Paulo Dybala has quietly become one of Europe's best players

BY Aaron West • November 15, 2016

One could be forgiven for sleeping on Paulo Dybala. If you walked by him on the street you'd have absolutely no reason to double-take, other than perhaps to wonder why this 12-year-old boy would be allowed in public without a chaperone. He may just be an unassuming baby-faced cherub, but he's one of the brightest talents in world football right now.

Being a little Argentine with a cultured left foot, a low center of gravity and a predisposition for the spectacular, Dybala was always going to get tagged with Messi comparisons. But in this case, as much as it's a cliched and tired thing to do, it's tough not to compare "La Joya" to his compatriot. Just like Messi, Dybala seeks out the ball all over the pitch -- or, as is the case with next-level talents, the ball seeks him out -- and he has a natural way of dictating the pace of the game. Ostensibly a second striker, you'll often find him picking the ball up near midfield to run at the defense, find a quick combination, or simply to lift his head and switch play.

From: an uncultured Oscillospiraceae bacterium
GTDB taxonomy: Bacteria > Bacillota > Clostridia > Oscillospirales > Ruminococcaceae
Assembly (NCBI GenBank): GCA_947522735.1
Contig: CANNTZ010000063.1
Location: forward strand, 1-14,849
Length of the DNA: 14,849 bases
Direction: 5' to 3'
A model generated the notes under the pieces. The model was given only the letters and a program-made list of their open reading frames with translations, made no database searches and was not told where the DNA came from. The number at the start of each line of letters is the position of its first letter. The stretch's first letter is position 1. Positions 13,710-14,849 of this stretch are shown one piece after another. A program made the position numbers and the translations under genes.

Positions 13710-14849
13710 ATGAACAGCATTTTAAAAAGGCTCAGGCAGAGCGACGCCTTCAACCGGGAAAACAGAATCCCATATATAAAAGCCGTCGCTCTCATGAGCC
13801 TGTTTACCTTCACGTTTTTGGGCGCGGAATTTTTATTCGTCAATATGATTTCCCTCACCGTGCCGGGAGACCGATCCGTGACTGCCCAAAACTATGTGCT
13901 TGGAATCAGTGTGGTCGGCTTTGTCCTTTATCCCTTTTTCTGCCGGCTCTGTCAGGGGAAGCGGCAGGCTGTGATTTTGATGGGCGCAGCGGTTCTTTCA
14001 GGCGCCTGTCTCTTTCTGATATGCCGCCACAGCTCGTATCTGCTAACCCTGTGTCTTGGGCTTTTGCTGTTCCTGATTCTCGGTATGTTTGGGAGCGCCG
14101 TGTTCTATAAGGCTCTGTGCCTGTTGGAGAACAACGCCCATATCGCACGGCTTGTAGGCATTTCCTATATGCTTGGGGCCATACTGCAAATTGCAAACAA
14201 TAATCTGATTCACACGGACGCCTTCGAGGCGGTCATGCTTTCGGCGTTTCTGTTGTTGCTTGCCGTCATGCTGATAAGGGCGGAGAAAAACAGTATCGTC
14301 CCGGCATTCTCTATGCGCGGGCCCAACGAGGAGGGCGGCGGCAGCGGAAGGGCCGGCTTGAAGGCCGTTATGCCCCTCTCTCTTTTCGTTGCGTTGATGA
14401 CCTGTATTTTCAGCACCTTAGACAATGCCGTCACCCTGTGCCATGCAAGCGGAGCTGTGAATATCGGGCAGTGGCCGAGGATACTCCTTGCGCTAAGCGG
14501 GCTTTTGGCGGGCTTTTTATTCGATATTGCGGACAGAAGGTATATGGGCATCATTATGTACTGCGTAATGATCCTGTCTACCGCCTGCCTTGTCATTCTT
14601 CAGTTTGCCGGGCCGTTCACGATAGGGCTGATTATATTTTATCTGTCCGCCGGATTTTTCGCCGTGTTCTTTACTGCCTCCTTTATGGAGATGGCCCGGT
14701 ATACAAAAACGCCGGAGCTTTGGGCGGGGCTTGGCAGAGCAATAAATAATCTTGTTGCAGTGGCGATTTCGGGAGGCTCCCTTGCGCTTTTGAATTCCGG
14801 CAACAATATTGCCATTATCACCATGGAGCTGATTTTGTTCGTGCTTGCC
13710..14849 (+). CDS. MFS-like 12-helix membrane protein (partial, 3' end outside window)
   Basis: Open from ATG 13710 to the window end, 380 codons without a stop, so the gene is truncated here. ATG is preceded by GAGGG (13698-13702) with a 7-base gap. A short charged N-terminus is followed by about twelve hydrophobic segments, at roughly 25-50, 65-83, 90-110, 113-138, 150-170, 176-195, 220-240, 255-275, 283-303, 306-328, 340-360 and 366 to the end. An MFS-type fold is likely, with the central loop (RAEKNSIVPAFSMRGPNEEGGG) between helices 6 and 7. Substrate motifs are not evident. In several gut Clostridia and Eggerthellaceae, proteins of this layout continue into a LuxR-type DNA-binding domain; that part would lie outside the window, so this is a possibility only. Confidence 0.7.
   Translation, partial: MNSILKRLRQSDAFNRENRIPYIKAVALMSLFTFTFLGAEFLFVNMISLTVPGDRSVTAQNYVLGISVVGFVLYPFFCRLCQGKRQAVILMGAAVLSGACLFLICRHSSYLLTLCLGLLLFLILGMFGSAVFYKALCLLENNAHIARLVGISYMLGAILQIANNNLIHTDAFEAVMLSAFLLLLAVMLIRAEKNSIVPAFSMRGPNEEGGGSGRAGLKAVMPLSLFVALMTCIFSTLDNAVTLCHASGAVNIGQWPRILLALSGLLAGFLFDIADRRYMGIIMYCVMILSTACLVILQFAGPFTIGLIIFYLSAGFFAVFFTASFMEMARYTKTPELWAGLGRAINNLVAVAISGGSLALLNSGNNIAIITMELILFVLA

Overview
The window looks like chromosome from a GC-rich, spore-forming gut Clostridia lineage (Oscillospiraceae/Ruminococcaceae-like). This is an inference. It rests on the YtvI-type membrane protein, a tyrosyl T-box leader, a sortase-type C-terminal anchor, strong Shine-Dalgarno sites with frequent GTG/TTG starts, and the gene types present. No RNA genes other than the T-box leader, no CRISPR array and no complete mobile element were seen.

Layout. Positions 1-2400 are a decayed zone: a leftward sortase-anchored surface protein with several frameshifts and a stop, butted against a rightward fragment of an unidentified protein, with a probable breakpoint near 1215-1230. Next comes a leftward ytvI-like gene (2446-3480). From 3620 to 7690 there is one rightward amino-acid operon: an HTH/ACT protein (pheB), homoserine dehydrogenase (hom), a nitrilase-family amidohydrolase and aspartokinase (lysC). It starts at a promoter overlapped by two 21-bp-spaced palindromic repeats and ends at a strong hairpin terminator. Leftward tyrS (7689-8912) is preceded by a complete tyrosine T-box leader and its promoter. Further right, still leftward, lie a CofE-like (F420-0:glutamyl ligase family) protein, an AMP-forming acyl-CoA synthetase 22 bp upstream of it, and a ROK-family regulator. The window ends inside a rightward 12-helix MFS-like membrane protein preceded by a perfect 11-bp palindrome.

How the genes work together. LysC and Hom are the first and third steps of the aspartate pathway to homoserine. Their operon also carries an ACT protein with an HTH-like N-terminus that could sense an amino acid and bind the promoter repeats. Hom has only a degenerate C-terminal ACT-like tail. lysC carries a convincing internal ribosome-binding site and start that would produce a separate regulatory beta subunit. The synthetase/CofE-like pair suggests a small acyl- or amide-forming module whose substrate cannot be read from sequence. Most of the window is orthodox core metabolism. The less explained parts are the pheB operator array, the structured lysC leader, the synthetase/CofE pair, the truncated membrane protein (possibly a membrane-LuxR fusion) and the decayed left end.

Dybala often seeks the ball out to a fault; his tendency to drop deep often sees him leave his strike partner isolated, but his manager Massimiliano Allegri evidently isn't too worried about it, addressing his deep positioning in the press earlier this year:

But while he hasn't shot out of the gates and blown up the scoring charts like Juve's new record signing Gonzalo Higuain, it is very clear he's Juventus' most dangerous player every time he steps on the pitch.

Dybala wasn't exactly doing it on his own last year, but Juve spent around €120 million on Higuain and Miralem Pjanic this summer to take them to the next level. You'd expect with the addition of two guys like that Dybala might be reduced to more of a supporting role, but it's a testament to just how good Dybala is that even with the two stars alongside him, more often than not it's him who teammates look to in order make the difference. Only Pjanic himself and the ebullient wingback Alex Sandro have made more key passes than Dybala this year in Juventus' team, and he unsurprisingly ranks amongst the top players in Serie A in that category.

As the season's worn on, Dybala has settled even more into his role as Juve's key man, and he's started to add the final product back as well. After starting the season in worryingly goal-less form, he's got four goals in his last three games, and his confidence looks to be growing more and more every time he steps on the field.

Dybala may look like a harmless kid, but he's one of Europe's most dangerous. And he's only getting better.



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